It is desirable to conduct the process of this invention in a dry atmosphere. Pressure is not critical, with atmospheric pressure being suitable. Solvent amounts are not critical, with sufficient solvent being enough to keep at least half of the pyromellitates and fluoroalcohols in solution (since precipitate can redissolve into solution as it reacts), and preferably all of the reactants, intermediates, and products in solution.

Once formed, the fluorinated pyromellitate containing mixtures of the present invention are normally recovered from the solvent in a manner analogous to that employed in the above Mares et al., Oxenrider et al. and Oxenrider patents. Thus, for example, the entire reaction mixture may be added to a non-solvent such as water when N-methylpyrrolidone is used as solvent, or a volatile ester or ketone solvent may be distilled from the reaction mixture. In either case, it is preferred to wash the initial product at least once with water in order to remove any remaining solvent and/or catalyst and/or unreacted reactants, and especially unreacted oxirane compound.

The product may then be applied to a polyamide or polyester fiber from an organic solvent such as acetone, methanol or dioxane. It is believed that the product mixtures can be applied to fibers in an emulsion similar to the emulsion described in U.S. Pat. No. 4,192,754 Marshall et al., or in other emulsion systems such as those described in the other Marshall and Marshall et al. patents listed above. It is also believed that the compound may further be applied to the fiber along with other fiber treating agents, and especially spin finishes used to reduce friction of the fiber during processing.

Suitable fibers include poly(caproamide) (nylon 6), poly(hexamethylene diamine adipate) (nylon 6,6) and other polyamides of both the poly(amino acid) type and poly(diamine dicarboxylate) types such as poly(hexamethylene diamine sebacate) known as nylon 6,12. Also suitable are polyesters such as poly(ethylene terephthalate) (PET). Levels of application are not critical, with levels on a fluoride/fiber basis similar to the above patents being suitable (e.g. 0.05 to 0.25% fluoride).

Subsequent to fiber application, it is preferred that the treated fiber be annealed to improve the adherence of the treating agent to the fiber. Annealing temperatures for many surfactants such as those described in the Background section of this application are preferrably between about 100 C. and about 155 C. The present products have an annealing temperature range from about 50 C. to about 150 C. In many preferred embodiments of this invention, the annealing step is conducted at temperatures between about 80 C. and about 120 C.

EXAMPLES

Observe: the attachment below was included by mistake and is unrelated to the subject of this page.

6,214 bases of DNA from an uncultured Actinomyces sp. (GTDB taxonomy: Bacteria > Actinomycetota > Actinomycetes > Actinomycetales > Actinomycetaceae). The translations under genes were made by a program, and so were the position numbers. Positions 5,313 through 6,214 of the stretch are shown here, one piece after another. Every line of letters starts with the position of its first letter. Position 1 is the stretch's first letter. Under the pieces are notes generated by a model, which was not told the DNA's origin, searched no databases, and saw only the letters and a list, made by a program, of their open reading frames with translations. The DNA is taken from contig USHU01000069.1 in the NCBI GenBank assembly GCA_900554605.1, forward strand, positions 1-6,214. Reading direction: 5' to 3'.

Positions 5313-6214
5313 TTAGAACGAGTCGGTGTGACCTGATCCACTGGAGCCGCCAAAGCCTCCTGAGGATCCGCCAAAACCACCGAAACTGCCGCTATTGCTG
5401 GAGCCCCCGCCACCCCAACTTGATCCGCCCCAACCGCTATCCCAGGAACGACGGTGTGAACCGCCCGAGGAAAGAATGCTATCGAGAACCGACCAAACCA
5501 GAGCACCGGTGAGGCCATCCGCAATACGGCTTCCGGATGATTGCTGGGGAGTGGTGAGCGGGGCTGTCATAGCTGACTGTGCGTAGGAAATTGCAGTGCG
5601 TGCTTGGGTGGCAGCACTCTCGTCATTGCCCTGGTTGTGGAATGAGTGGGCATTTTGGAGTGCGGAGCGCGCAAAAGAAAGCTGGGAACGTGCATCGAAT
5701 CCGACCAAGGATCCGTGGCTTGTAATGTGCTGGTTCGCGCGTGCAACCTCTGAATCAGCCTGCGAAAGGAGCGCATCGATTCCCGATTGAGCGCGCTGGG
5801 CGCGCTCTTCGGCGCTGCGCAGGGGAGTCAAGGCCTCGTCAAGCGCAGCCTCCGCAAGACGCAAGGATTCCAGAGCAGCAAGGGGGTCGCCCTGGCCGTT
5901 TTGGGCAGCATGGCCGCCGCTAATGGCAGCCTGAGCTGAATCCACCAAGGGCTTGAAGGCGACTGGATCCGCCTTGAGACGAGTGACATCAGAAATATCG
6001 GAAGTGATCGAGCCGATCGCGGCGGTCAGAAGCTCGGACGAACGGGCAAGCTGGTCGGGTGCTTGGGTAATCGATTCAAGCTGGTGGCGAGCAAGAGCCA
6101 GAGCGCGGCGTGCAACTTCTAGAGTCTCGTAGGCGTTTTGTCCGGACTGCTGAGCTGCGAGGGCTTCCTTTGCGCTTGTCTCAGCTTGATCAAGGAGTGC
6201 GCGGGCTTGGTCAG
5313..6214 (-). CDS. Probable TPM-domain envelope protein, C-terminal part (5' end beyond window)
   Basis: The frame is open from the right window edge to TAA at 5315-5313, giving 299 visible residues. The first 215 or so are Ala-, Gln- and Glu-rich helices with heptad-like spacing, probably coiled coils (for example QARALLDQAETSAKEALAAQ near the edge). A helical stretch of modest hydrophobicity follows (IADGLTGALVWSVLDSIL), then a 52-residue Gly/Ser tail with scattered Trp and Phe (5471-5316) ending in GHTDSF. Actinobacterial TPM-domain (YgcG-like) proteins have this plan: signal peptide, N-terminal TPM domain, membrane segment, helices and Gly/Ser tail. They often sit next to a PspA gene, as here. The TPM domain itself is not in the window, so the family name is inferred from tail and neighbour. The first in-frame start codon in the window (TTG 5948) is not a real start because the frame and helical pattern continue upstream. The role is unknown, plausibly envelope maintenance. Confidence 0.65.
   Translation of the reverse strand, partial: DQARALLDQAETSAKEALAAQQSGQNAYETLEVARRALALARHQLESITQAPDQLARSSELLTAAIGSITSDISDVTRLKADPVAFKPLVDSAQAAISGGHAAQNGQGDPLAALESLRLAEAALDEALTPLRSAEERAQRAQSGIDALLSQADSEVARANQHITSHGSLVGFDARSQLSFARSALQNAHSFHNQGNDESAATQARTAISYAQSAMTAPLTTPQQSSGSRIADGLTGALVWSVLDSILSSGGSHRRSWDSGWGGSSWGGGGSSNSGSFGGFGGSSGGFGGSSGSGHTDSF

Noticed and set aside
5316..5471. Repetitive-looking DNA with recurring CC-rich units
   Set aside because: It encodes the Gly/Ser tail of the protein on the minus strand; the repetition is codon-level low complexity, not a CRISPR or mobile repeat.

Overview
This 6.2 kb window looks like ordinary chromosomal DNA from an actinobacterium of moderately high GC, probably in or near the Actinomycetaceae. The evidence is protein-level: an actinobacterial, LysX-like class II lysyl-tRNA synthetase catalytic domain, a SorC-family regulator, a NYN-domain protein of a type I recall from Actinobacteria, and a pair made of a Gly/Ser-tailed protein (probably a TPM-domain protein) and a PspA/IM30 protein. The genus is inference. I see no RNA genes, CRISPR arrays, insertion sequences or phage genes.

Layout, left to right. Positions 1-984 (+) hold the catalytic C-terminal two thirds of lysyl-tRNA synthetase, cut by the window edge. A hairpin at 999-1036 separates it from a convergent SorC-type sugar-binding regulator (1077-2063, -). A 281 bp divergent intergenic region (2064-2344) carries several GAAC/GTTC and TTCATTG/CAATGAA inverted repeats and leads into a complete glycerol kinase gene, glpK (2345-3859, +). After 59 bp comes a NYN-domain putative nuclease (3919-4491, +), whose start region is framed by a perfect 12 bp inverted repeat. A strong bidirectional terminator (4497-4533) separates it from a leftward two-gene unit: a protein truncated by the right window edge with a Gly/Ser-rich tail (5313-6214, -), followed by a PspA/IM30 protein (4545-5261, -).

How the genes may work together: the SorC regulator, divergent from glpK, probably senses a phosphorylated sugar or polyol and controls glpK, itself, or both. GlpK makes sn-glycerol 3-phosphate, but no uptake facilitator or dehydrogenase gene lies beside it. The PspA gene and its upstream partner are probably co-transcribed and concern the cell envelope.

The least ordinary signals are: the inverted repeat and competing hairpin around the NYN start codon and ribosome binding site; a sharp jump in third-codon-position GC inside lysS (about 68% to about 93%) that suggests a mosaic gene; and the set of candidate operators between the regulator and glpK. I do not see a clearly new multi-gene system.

In performing the reactions described by Examples 1-6, a 3-necked round bottom flask equipped with a stirring bar, thermometer, water condenser, nitrogen inlet and vent was employed. In each example, perfluoroalkyethanol refers to a mixture of fluorinated alcohols of the formula CF3 CF2 (CF2 CF2)n CH2 CH2 OH with n being 2, 3, 4 or 5. The fluorinated alcohols contained 2.1 meq OH/g.

EXAMPLE 1

Di-(perfluoroalkylethyl)-bis-(3-chloro-2-hydroxypropyl)tetraester of pyromellitic dianhydride (22.5 g) was reacted with trimellitic anhydride (6.5 g, 33.85 meq) in N-methylpyrrolidone (35 mL) at 70 C. for 10 minutes. Epichlorohydrin (18.3 mL, 234.2 meq) and triethylamine (0.28 mL) was added to the reaction mixture and the reaction was continued for 9 hours at 70 C. Titration indicated that all carboxyl groups had reacted. The reaction mixture was cooled and poured into an ice-water bath with agitation to precipitate the product. Water was removed by decantation and the product was washed three more times in a similar manner. The product (25.7 g of a reddish-tan soft solid) was recovered by filtration and dried in a vacuum oven at room temperature. The structure of the product was confirmed by NMR.

EXAMPLE 2

Perfluoroalkylethanol (40.2 g, 84.4 meq), pyromellitic dianhydride (9.19 g, 84.4 meq) and N-methylpyrrolidone (43 mL) were added to a reaction flask to form a reaction mixture. The reaction mixture was heated to 45 C. and stirred for 18 hours in order to complete the initial reaction. The temperature of the reaction mixture was raised to 65 C. and epichlorohydrin (19.8 mL, 253.2 meq) and triethylamine (2.5 meq) were added to the reaction mixture. The reaction was continued for 4 additional hours. Titration indicated the reaction was 97.8% complete. Trimellitic anhydride (16.21 g, 84.4 meq), epichlorohydrin (39.6 mL, 506.4 meq) and triethylamine (5 meq) were then added to the reaction mixture and the reaction was allowed to continue for 6.5 hours at 65 C. Titration indicated that all carboxyl groups had reacted. The product (65.9 g) was washed and recovered as in Example 1.

EXAMPLE 3

Perfluoroalkylethanol (55.7 g, 116.9 meq), pyromellitic dianhydride (12.7 g, 116.9 meq) and N-methylpyrrolidone (58 mL) were added to a reaction flask to form a reaction mixture. The reaction mixture was heated to 45 C. and stirred for 18 hours in order to complete the initial reaction. The temperature of the reaction mixture was raised to 65 C. and epichlorohydrin (27.4 mL, 350.7 meq) and triethylamine (3.5 meq) were added to the reaction mixture. The reaction was continued for 5 additional hours. Titration indicated that the reaction was complete. Trimellitic anhydride (19 g, 116.9 meq) was then added to the reaction mixture and the reaction was allowed to continue for 7 hours at 65 C. Titration indicated that all carboxyls had reacted. The product (93 g) was washed and recovered as in Example 1.